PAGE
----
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For me, ideas form seemingly out of nowhere. But when I spend some time trying to pin it down, I realize there’s usually a trigger from my daily life.

My first manuscript began with a street name: Clinket Street. It was part of an address on a payment I was reviewing for fraudulent activity. It twisted and morphed into a trinket shop (my brain works in rhyme: Clinket, trinket, you get the idea) and then an entire adventure to recover lost trinkets.

A more recent manuscript started with the feeling I had walking down my open basement stairs as a kid. They had no backs, and I was always terrified that something was about to grab my ankles. That idea twisted and morphed into a story about a boy who actually does find something down in his basement, and that something snatches his sister and drags her down into the depths where he discovers an entire system for processing the souls of the dead.

I think the most important things to do when you’re trying to come up with ideas are:

1. To give yourself the mental space (think: wide open mind) to recognize the ideas. To dream them up and then let them become what they need to be.

2. Be brave. Push the envelope. Come up with the most out-there scenarios and then use your words to give them shape.

3. Write them down! It doesn’t matter if they turn into anything right then. I have a journal where I jot down ideas. Then if I’m at a point in my manuscript where I need an idea, I use the journal to jog my creative mind.

I recently drafted a blog post about revising to be featured on my agent’s Blog. I thought I’d share it here too!

My revision process is a very organic one, so it took me a little while to whittle it down. I decided the best way to illustrate it would be to break it down into steps. I think one of the most important (and most difficult) things to do when revising is to take your time. I’ve had to learn this myself, as I tend to throw myself into things quickly. But I really value taking time to process feedback and make wise and calculated decisions about how to move forward. If you do, it will save time in the long run and you’ll produce better work.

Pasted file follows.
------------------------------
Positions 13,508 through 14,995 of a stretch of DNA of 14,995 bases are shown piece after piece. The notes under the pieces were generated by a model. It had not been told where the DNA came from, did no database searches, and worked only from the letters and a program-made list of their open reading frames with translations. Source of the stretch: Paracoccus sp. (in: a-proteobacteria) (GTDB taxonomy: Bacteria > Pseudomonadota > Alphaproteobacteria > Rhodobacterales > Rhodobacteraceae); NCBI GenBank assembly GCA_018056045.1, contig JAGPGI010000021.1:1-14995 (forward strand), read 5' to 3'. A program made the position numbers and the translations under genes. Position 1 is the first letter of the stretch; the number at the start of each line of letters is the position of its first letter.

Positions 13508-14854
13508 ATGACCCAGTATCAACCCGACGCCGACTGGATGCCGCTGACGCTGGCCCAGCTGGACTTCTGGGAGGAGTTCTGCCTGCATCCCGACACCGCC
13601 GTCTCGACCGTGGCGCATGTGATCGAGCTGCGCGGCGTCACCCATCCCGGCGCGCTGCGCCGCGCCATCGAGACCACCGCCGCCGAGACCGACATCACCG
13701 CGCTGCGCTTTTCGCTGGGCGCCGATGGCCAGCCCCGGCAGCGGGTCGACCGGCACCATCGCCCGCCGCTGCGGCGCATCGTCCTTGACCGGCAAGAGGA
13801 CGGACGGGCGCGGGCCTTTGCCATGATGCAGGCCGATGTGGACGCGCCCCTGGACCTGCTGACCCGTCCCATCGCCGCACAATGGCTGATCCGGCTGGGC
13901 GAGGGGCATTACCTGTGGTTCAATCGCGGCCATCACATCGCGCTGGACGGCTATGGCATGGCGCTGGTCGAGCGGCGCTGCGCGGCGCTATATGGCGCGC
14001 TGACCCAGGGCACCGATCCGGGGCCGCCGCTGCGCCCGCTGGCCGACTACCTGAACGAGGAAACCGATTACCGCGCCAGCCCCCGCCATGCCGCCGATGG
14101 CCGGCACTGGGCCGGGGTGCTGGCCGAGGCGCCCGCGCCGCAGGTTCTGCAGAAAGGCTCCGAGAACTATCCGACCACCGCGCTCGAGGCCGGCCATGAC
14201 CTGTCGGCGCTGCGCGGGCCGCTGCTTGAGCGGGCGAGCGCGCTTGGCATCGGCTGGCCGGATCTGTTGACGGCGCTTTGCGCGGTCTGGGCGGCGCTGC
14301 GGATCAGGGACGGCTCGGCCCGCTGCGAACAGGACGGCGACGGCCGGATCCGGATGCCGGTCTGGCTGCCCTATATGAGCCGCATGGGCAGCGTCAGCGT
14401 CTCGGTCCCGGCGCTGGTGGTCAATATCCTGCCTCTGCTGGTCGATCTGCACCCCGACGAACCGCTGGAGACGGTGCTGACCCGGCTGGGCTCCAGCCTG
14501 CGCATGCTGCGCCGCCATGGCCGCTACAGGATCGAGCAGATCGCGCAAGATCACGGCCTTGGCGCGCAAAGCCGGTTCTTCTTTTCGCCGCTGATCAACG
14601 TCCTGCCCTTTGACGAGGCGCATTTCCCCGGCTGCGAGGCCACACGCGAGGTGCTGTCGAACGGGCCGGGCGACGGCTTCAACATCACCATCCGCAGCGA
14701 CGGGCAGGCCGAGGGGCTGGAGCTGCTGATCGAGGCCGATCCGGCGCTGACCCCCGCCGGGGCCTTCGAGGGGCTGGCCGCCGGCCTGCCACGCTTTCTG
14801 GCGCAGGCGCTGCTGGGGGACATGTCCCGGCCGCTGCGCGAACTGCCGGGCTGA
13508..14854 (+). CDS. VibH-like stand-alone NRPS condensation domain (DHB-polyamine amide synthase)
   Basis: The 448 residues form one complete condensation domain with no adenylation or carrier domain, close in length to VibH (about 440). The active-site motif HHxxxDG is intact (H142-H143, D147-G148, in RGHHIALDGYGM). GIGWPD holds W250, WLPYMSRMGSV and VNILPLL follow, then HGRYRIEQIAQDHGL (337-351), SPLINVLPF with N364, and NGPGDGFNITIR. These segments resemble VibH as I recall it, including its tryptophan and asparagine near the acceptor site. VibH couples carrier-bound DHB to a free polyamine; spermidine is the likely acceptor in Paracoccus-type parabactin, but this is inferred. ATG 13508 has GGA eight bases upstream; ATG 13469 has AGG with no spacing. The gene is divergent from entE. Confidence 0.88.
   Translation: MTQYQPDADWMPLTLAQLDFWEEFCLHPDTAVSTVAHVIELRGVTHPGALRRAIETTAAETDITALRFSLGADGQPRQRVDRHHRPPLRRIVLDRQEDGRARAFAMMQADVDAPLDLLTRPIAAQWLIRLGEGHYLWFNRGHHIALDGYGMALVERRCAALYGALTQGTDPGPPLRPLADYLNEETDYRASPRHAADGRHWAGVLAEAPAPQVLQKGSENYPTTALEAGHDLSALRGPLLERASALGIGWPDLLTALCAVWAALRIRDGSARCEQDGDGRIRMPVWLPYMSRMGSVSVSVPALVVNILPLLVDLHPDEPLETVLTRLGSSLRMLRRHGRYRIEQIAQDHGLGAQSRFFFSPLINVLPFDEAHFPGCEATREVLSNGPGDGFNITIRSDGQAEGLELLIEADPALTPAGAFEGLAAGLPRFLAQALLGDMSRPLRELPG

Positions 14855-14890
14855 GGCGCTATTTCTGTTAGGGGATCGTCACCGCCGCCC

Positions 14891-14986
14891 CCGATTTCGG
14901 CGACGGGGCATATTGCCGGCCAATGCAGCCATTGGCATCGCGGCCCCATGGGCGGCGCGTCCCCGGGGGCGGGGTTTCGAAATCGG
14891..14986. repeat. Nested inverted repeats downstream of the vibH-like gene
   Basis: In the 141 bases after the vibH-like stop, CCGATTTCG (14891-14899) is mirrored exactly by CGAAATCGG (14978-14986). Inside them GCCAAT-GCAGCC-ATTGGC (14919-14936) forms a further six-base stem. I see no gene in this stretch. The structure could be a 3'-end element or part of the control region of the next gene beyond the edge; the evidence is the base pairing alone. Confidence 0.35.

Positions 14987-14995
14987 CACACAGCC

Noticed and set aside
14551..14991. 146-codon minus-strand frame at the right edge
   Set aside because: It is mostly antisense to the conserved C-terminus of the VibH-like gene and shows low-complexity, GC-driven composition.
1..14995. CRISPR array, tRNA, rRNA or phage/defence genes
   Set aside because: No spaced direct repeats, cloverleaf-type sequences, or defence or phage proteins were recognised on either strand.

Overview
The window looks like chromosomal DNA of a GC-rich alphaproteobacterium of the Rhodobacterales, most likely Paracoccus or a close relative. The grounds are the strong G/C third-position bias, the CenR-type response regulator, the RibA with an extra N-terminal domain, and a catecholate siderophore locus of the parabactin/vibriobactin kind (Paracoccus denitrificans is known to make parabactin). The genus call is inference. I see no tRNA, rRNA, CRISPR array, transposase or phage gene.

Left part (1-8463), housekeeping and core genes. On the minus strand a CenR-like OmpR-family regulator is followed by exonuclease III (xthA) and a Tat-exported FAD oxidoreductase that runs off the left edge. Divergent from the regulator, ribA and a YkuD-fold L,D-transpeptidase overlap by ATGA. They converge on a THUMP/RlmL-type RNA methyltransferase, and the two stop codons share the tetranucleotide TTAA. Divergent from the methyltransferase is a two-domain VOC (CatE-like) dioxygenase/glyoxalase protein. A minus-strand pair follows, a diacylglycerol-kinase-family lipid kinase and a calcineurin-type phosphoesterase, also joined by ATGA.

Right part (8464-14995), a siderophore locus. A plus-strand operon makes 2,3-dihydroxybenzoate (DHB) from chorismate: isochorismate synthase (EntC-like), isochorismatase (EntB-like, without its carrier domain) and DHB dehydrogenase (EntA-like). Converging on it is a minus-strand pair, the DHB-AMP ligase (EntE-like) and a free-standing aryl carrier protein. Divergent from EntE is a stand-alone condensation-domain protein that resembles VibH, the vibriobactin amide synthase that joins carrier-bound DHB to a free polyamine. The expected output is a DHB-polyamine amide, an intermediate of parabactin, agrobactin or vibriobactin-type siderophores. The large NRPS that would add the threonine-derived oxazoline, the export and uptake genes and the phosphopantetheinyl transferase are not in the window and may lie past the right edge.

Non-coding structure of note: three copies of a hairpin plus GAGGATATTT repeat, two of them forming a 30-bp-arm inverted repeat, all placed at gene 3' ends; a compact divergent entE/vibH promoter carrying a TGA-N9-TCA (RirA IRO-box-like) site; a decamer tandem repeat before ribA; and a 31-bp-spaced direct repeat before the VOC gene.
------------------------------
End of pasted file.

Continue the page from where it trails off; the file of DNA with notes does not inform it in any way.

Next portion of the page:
1. Take at least 24 hours to process the feedback so you can get all your emo junk out of the way. Make rational choices on how to approach the suggestions, rather than emotional ones. (I often break this rule. Waiting is just so hard. And I rather like getting feedback, even if it’s not all sunshine and roses. The stuff that is tough to hear will help make your story stronger.)

2. Ask for clarification on any feedback that is unclear. Do your best to see the story from your reader’s perspective. This helps so much when trying to determine what they see and what changes will work.

3. Develop ideas for how to approach feedback. My feedback is often related to fleshing things out and developing ideas more, as I tend to be a fast drafter, so I spend lots of time gazing off into the big blue Colorado sky and daydreaming (i.e. brainstorming) during this step.

4. Depending on the relationship you have with your CP/agent, use them to brainstorm too. If you get stuck on how to approach something, ask for ideas. Weed out what doesn’t work and focus on what speaks to you and your story. You don’t have to take every piece of advice you’re given but in the same sense, don’t disregard feedback simply because it’s difficult to put into action.

5. Once you’ve decided how to tackle the changes, decide on your approach to actually making them within your manuscript. I try to work through the most involved changes first, as they’ll most likely effect a larger part of the story. No sense in changing more than is necessary, or doing things twice.

6. Take your time with each phase of revising. Smooth out additions, weaving in relevant changes from beginning to end. Make sure the changes you’ve made are cohesive and comprehensive.

7. Once you feel like the manuscript has been fully revised, set it aside. Re-read after a few days with fresh eyes. Then, send it to trusted critique partners. I have different CPs for first round revisions and later round revisions. I don’t like to ask my CPs to read the project over and over. We’re all busy!

One other thing I wanted to mention. It’s so beneficial to have a handful of trusted CPs, not just one or two (and definitely not just a family member or friend!), and preferably CPs with different talents. Some are better at line edits and catching things like issues with filter words or narrative inconsistencies. Others are better at big picture edits, plotting, and overall development of the story/characters. It really helps to have both.